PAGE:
5. Demonstrated experience with WCF, web services, OAUTH, REST, responsive development, native mobile development (iOS, Android, and Windows), unit testing, and applications which provide and/or consume data feeds (XML, JSON, RSS, etc) is highly desirable.
  6. A basic understanding of Section 508 compliance and advanced methods of delivering accessible dynamic web content is a significant plus.
  7. Experience implementing, maintaining, and working in open source and community supported content management systems is also advantageous.
  8. Previous experience in leading a team in an Agile Scrum project management environment is highly favorable as well.

Other Requirements:

  1. Candidates must be team oriented, have strong written and oral communications, client contact skills, and a keen interest in software development.
  2. A record of successfully improving existing systems and processes and automating or improving the efficiency of manual processes is advantageous.
  3. Previous work in a high demand and high visibility web environment is beneficial. Selected candidates will be required to handle multiple tasks simultaneously.

PCTI offers excellent benefits and highly competitive salaries. Applicant must be willing to undergo a U.S. Government background investigation.

Interested applicants may send resume to resume@thinkPCTI.com


PCTI is a Macon company that was founded in 1989 in order to provide IT solutions to industry and government clients. For more information visit their website.

Commentary: Living in pear-less times

This week has been especially hard on our Missionary Family as the middle of the month is for most families. This is a time in the month where food is not in the greatest of supply and resources are thinning. While returning home from a day of visiting parishioners I traveled down my last stretch of road nearly to my house when I spotted a beautiful historic Georgia Church followed by an enormousness pear tree. The tree was blustering with pears covering a great deal of the owner’s yard spilling sidewalk, and street with many rotting away.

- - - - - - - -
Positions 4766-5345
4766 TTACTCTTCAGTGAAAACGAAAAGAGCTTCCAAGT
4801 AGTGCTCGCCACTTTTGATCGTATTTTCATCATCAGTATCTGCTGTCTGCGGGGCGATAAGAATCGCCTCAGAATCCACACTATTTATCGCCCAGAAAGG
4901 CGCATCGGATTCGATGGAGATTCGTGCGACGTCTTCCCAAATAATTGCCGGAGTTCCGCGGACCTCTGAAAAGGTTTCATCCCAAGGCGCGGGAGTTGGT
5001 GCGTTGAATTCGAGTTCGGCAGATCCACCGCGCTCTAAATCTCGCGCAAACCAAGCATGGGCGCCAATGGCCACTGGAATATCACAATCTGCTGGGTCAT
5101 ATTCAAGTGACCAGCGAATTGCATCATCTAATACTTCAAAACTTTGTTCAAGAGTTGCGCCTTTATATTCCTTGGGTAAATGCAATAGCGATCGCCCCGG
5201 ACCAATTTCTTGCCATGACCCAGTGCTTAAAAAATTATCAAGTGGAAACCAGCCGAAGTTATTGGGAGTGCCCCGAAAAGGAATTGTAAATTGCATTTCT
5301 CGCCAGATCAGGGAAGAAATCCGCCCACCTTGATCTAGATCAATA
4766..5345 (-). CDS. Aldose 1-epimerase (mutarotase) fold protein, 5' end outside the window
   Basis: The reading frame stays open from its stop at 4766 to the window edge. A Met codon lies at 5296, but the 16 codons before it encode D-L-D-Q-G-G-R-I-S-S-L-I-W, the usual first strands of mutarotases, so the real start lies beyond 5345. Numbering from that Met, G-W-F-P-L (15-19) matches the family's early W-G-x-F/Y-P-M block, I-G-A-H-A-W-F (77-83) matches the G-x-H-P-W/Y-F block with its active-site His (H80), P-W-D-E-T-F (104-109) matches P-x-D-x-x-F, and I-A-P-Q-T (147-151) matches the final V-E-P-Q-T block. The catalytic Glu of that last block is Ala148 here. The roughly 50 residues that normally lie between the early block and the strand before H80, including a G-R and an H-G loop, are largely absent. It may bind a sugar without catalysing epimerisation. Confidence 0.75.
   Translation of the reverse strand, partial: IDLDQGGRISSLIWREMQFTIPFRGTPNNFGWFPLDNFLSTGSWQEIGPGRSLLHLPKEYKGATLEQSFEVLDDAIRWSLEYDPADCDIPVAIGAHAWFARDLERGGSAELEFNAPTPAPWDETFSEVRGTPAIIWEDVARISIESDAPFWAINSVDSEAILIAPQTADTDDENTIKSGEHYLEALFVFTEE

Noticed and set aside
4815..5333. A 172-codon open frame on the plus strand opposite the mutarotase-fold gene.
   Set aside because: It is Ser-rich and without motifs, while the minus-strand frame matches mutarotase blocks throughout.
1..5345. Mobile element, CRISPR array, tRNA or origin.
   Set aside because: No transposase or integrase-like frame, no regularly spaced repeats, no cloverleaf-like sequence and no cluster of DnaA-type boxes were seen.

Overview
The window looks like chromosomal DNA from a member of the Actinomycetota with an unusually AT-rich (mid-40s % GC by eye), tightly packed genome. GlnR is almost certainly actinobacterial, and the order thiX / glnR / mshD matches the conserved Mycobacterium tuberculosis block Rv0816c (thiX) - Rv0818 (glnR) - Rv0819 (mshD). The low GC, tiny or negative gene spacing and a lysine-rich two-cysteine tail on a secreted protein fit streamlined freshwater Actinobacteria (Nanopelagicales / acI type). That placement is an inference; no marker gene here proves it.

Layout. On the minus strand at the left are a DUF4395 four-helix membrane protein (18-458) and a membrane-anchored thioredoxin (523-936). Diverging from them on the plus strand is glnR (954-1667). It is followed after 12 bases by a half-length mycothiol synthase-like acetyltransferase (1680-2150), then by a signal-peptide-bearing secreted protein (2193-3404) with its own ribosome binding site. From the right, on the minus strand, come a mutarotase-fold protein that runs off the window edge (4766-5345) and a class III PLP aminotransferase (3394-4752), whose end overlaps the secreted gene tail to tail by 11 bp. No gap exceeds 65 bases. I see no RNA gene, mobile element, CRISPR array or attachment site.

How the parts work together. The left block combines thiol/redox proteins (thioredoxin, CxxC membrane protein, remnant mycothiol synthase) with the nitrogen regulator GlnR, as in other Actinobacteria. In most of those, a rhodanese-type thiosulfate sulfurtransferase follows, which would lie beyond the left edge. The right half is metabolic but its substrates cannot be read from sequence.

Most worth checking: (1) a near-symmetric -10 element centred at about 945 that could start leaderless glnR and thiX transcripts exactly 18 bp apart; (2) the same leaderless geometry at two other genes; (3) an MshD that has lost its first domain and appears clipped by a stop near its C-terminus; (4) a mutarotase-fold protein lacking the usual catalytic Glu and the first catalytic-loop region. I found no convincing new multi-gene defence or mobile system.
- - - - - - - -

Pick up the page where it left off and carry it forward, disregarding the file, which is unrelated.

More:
Pastor L. W. Gainey
Pastor L. W. Gainey

This was one of those days that Lunch-time had been hurried through with “no time to stop” and I could have eaten a horse if I didn’t love them so . My first human instinct was envy; “look at such waste!” was said in my mind before I even had time to process the thought. I suppose for a few minutes I stewed over the matter- I love pears, they have more than they can eat and there they lay rotting; such a pity.

Being a person of faith is often inconvenient; oh why can’t our conscience just enjoy our self pity without the voice of inner conviction? Alas here it came; analyzing my wrongful thinking. I began to have thoughts challenging my envy and knee jerk suppositions of waste. It occurred to me that I had not stopped and asked to have a pear; was that not lazy on my part? If not lazy was I too proud to ask? If not to proud did I “assume” the owner would say no? I could have offered to trade/work for the fruit, yet I didn’t.

Continue reading “Commentary: Living in pear-less times”

Welfare-to-Work Helps Georgians Up and Out of Dependency

This editorial was originally posted on the Georgia Public Policy foundation website and is used with permission.


Welfare-to-Work Helps Georgians Up and Out of Dependency
By Benita Dodd of the Georgia Public Policy Foundation

Benita Dodd GPPF Vice-President
Benita Dodd is the Georgia Public Policy Foundation (GPPF) Vice-President. Photo courtesy GPPF.

August marks the 20th anniversary of the transformative Personal Responsibility and Work Opportunity Reconciliation Act. This bipartisan welfare reform legislation signed by President Bill Clinton on August 22, 1996, dramatically transformed the nation’s welfare system, implementing strong welfare-to-work requirements and incentivizing states to transition welfare recipients into work.

The law, which created Temporary Assistance for Needy Families and replaced the 61-year-old Aid to Families with Dependent Children, also implemented stricter food stamp regulations. Those included time limits for some recipients and a lifetime ban for drug felons, which states could opt out of. (Wisely, Georgia finally opted out this year, with Gov. Nathan Deal signing criminal justice reform legislation that allows drug felons to receive food stamps upon their release.)

The 1996 law allows states to suspend the time limit in areas with high unemployment; Georgia is one of 22 states that waived the time limit during the economic downturn. With the economic turnaround, states that waived time limits for aid to low-income individuals through the federal Supplemental Nutrition Assistance Program (SNAP) –  “food stamps”– have begun to reinstate those time limits.

Continue reading “Welfare-to-Work Helps Georgians Up and Out of Dependency”